Grow Cauliflower – Difficulty Level, Maintenance, And Other Advantages

As mentioned at the start of this article, this cool-season crop is difficult to grow. 

Grow Cauliflower Difficulty Level, Maintenance, And Other Advantages

If you’re a beginner, I suggest you try growing some of the more beginner-friendly plants on this site first. I know there’s one that would fit perfectly in your garden that you could grow with ease in your level. 

However, if you think you are up for this challenge, then I’m not stopping you. Although you need to know that this is quite a high maintenance crop. Cauliflowers are very sensitive to heat. They can go to bolt or cause their curds to be stunted in a prolonged period of high temperature. 

Be sure to keep an eye on your plant when you do decide to grow cauliflowers.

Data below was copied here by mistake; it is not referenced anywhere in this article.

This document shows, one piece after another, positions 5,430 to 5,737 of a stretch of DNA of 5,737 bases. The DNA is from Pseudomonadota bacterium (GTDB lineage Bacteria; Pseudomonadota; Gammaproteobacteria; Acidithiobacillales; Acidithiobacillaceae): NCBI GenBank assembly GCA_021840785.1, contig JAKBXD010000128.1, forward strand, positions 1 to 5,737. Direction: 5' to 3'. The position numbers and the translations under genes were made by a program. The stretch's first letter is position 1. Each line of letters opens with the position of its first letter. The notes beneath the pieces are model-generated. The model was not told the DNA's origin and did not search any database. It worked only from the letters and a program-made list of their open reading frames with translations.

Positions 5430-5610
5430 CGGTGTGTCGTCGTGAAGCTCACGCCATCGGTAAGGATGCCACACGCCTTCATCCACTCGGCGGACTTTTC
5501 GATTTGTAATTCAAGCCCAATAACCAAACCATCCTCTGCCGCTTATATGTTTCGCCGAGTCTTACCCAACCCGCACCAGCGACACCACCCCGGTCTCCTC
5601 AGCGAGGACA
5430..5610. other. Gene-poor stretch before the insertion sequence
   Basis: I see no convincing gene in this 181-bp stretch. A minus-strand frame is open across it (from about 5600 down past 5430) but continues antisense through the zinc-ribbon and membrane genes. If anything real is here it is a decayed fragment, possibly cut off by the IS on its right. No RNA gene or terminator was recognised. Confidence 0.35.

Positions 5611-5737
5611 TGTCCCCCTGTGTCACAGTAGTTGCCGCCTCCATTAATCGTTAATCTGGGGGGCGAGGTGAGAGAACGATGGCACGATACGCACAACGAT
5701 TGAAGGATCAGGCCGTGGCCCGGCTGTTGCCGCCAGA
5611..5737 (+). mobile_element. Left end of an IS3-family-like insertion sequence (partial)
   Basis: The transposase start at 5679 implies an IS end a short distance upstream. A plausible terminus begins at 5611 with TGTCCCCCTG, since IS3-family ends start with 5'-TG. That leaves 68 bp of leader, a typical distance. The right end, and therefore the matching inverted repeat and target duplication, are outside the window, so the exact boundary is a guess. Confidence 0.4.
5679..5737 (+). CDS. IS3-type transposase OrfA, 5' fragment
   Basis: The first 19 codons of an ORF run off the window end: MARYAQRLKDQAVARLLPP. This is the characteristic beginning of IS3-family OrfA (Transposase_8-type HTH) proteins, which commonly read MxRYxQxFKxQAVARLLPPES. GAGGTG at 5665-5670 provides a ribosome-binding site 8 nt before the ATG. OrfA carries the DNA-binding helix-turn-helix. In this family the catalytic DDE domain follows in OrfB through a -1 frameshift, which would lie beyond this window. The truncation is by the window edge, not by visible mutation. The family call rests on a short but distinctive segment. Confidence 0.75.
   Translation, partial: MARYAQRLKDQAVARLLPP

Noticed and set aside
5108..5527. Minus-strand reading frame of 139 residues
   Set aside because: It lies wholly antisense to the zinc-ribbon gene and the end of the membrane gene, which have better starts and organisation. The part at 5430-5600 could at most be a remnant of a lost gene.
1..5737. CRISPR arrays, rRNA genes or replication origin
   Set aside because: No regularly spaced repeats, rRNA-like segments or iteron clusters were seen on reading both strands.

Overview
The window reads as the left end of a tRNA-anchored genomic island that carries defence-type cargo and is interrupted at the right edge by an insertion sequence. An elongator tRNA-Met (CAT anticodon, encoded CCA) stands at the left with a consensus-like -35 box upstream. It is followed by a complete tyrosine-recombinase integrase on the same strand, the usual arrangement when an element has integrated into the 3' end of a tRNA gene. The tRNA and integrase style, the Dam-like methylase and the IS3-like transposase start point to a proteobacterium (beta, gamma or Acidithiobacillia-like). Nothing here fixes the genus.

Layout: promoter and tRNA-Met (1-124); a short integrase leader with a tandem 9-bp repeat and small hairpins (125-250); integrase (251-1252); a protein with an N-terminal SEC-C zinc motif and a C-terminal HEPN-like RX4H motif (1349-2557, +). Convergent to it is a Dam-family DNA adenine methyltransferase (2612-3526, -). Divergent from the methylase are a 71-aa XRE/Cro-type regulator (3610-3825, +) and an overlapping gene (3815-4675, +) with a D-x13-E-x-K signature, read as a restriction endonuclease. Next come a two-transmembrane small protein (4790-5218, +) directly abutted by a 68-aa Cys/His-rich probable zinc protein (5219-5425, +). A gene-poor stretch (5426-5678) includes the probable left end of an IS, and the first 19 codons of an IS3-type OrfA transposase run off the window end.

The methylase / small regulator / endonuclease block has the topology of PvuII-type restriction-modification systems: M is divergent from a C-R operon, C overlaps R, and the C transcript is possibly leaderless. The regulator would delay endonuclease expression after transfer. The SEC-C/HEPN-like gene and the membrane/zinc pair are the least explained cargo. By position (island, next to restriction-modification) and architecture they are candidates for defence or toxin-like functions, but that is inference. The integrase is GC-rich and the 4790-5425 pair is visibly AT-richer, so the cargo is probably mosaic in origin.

But there’s no need to get nervous! With proper guidance and tools, you can grow cauliflowers successfully.  And once you’ve reached that harvest period, you’ll see the yield is worth the effort. 

And you have me! I will do my best to help you from planting, growing and harvesting! 

So just relax, I’ve got your back. I’ve made you a detailed guide to growing cauliflowers at home. All the information you’ll ever need will be compiled here in one place.

All you need to do now is continue reading. 
Good luck gardeners!

Planting Cauliflower

When is the best time to plant cauliflower?

When it comes to cauliflowers timing is very vital since this is one of the most temperamental of the brassicas to grow in your home garden. It is very sensitive to temperature changes, especially when it comes to prolonged hot temperatures.

This cool-weather vegetable is best to plant out the cauliflower transplant by mid-July for a fall harvest or by two to four weeks before your local average frost date in the spring. 

If you’re not familiar with frost date (though I highly doubt that if you’re growing this challenging plant), it’s basically the average date of the first or last light frost occurring in spring or fall.

You need to give this part its needed attention because you don’t want to transplant your cauliflower either too soon or too late—just at the right time. 

Should I use a cauliflower seed, seedlings or transplants?